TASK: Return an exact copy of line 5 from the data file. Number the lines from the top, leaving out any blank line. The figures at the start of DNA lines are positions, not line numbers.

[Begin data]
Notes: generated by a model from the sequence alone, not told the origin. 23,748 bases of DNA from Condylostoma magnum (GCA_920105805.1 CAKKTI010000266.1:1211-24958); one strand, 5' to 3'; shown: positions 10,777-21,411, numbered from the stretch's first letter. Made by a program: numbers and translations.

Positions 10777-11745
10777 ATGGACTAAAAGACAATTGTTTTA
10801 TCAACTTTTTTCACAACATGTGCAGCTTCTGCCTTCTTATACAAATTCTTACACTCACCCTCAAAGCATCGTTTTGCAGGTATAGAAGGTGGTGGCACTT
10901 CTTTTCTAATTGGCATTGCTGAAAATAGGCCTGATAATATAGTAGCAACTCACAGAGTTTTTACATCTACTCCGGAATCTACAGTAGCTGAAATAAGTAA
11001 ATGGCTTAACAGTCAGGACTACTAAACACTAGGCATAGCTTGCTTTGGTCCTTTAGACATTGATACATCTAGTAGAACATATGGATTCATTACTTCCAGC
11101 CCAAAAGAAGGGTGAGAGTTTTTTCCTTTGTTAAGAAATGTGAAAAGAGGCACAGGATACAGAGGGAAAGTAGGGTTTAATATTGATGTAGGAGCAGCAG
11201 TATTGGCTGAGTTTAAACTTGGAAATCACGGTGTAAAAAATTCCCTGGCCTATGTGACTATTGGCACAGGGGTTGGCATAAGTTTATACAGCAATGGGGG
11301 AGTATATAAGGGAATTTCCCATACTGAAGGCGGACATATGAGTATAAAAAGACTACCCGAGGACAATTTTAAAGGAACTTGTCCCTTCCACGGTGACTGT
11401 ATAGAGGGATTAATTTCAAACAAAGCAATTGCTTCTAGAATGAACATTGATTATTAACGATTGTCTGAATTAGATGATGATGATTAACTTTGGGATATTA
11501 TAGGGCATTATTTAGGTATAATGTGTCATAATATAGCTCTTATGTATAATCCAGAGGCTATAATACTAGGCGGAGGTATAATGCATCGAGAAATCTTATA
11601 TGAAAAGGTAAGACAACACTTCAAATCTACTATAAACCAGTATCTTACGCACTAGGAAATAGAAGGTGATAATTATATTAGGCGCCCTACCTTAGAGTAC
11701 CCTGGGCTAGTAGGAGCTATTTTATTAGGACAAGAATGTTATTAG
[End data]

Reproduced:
10901 CTTTTCTAATTGGCATTGCTGAAAATAGGCCTGATAATATAGTAGCAACTCACAGAGTTTTTACATCTACTCCGGAATCTACAGTAGCTGAAATAAGTAA